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Brown: Atlas of Regional Anesthesia, 3rd ed., Copyright © 2006 Saunders, An Imprint of Elsevier
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Chapter 1 – Local Anesthetics and Regional Anesthesia Equipment

David L. Brown   Richard W. Rosenquist, M.D.

Far too often those unfamiliar with regional anesthesia regard it as complex because of the long list of local anesthetics available and the many descriptions of varied techniques. Certainly, unfamiliarity with any subject makes it look complex; thus, the goal throughout this book is to simplify regional anesthesia rather than add to its complexity.

One of the first steps in simplifying regional anesthesia is to understand the two principal decisions necessary when prescribing a regional technique. First, the appropriate technique needs to be chosen for the patient, the procedure, and the physicians involved. Second, the appropriate local anesthetic and potential additives must be matched to patient, procedure, regional technique, and physicians.

The following chapters detail how to integrate these concepts into an anesthesia practice.


It is evident that not all procedures and physicians are created equal, at least regarding the amount of time needed to complete an operation. Thus, if anesthesiologists are to utilize regional techniques effectively, they must be able to choose a local anesthetic that lasts the “right amount of time.” To do this, they must develop an understanding of the local anesthetic time line from the shorter-acting to the longer-acting agents ( Fig. 1-1 ).

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Figure 1-1  Local anesthetic time line (length in minutes of surgical anesthesia).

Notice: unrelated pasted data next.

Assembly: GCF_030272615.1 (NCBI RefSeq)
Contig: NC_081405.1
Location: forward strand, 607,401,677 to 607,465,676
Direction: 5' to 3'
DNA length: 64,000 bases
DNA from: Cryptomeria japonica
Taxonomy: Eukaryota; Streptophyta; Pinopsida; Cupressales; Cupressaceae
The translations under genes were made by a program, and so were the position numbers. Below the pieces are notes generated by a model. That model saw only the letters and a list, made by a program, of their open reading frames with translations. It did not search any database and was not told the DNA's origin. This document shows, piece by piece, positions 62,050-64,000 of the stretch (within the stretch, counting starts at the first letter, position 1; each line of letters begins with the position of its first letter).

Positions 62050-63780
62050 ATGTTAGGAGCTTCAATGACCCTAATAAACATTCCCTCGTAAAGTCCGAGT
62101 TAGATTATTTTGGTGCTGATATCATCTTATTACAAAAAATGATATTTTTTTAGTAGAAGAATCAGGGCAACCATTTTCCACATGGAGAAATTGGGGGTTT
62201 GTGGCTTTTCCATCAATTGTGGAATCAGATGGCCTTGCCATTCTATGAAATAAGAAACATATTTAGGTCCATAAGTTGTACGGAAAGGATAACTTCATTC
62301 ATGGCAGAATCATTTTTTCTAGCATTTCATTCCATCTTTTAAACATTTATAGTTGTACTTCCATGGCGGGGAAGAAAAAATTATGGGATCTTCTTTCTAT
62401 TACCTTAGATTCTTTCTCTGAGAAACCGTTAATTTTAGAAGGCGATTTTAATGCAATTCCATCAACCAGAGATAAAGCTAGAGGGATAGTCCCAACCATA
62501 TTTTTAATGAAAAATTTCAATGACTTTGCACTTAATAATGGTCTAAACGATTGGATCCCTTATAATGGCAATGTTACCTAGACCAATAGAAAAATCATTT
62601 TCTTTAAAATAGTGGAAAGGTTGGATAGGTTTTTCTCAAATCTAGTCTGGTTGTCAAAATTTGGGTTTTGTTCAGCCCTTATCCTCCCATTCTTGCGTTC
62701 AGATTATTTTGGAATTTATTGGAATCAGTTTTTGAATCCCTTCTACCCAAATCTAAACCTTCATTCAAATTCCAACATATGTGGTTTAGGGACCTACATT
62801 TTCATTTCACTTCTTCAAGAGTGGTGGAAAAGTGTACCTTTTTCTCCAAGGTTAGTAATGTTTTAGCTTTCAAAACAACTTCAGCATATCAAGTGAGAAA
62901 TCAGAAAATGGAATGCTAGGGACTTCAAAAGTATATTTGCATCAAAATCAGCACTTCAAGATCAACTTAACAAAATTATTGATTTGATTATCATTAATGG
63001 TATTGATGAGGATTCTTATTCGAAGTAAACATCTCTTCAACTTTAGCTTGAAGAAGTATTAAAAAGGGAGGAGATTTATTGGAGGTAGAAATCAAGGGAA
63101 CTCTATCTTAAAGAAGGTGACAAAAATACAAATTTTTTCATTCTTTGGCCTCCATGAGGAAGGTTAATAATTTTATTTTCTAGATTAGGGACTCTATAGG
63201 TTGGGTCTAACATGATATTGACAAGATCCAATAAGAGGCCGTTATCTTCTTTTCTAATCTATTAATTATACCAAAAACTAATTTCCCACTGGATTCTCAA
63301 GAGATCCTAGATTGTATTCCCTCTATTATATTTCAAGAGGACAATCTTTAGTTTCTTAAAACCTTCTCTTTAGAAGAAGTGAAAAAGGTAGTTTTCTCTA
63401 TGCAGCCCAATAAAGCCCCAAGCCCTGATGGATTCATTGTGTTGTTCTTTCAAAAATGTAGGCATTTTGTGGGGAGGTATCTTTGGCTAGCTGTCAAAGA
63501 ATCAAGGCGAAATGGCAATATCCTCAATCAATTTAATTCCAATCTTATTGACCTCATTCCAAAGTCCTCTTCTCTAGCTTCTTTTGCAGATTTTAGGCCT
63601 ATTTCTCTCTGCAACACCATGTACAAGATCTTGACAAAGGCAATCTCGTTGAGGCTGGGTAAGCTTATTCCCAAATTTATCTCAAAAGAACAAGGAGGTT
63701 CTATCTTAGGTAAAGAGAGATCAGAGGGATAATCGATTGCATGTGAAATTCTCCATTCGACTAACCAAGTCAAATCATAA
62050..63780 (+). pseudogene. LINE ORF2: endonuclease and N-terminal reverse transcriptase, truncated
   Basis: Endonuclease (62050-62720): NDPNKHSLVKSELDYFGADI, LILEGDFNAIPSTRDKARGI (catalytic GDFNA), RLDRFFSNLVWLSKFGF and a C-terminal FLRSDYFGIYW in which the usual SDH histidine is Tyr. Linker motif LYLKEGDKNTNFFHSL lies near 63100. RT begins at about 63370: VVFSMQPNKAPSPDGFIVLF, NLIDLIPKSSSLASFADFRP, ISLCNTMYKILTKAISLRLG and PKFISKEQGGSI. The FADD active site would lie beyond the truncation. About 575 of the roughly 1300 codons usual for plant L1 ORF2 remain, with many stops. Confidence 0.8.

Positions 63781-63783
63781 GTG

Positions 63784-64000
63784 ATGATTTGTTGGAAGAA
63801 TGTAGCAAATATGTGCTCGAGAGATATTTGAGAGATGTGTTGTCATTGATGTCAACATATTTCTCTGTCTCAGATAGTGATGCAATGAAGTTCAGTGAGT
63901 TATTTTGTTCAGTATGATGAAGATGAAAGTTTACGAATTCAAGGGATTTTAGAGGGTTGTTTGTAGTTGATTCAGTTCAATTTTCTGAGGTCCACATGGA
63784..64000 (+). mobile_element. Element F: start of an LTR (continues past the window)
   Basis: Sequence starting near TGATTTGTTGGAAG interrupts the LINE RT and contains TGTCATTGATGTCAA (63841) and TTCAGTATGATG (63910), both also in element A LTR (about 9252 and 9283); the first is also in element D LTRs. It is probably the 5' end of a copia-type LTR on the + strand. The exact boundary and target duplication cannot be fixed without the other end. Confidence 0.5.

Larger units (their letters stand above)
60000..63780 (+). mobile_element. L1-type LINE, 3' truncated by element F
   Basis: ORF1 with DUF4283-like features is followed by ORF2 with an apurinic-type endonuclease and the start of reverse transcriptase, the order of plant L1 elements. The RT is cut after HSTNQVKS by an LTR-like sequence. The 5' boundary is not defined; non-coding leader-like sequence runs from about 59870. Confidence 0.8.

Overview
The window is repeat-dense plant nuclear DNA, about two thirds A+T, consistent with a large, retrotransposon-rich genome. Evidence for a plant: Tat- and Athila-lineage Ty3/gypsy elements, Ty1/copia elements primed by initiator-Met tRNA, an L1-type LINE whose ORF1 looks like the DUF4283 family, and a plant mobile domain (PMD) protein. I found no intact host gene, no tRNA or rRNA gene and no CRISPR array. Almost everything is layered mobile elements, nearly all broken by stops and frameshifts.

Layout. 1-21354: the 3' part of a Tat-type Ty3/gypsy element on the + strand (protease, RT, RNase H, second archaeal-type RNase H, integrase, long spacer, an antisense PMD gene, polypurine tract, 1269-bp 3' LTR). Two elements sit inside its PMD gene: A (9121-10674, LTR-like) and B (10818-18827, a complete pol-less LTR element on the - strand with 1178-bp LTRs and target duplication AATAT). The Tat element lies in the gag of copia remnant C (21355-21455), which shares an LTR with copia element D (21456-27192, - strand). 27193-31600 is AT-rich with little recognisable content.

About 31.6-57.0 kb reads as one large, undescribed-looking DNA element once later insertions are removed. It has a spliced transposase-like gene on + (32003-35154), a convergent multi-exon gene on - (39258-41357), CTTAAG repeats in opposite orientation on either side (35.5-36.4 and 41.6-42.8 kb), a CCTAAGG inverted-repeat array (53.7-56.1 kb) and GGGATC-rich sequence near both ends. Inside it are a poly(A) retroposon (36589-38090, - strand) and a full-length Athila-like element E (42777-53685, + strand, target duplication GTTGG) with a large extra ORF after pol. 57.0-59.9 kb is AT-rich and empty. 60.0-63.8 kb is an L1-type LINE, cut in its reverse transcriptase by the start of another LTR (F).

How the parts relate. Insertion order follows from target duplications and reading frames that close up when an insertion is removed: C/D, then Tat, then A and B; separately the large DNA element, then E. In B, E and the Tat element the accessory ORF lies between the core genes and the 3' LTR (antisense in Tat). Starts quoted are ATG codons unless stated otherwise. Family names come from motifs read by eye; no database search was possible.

All local anesthetics are composed of a basic structure that includes the aromatic end, intermediate chain, and amine end ( Fig. 1-2 ). This basic structure is subdivided clinically into two classes of drugs. (1) The amino esters possess an ester linkage between the aromatic end and the intermediate chain. These drugs include cocaine, procaine, 2-chloroprocaine, and tetracaine ( Figs. 1-3 and 1–4 ). (2) The second type of local anesthetics are the amino amides, which contain an amide link between the aromatic end and the intermediate chain. These drugs include lidocaine, mepivacaine, prilocaine, ropivacaine, bupivacaine, and etidocaine (see Figs. 1-3 and 1–4 ).

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Figure 1-2  Basic local anesthetic structure.

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Figure 1-3  Local anesthetics commonly used in the United States.

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Figure 1-4  Chemical structure of commonly used amino ester and amino amide local anesthetics.

Amino Esters

   Cocaine was the first local anesthetic used clinically, and it is used today primarily for topical airway anesthesia. It is unique among the local anesthetics in that it is a vasoconstrictor rather than a vasodilator. Some anesthesia departments have limited the availability of cocaine because of fears of its abuse potential. In those institutions, mixtures of lidocaine and phenylephrine, rather than cocaine, are utilized to anesthetize the airway mucosa and shrink the mucous membranes.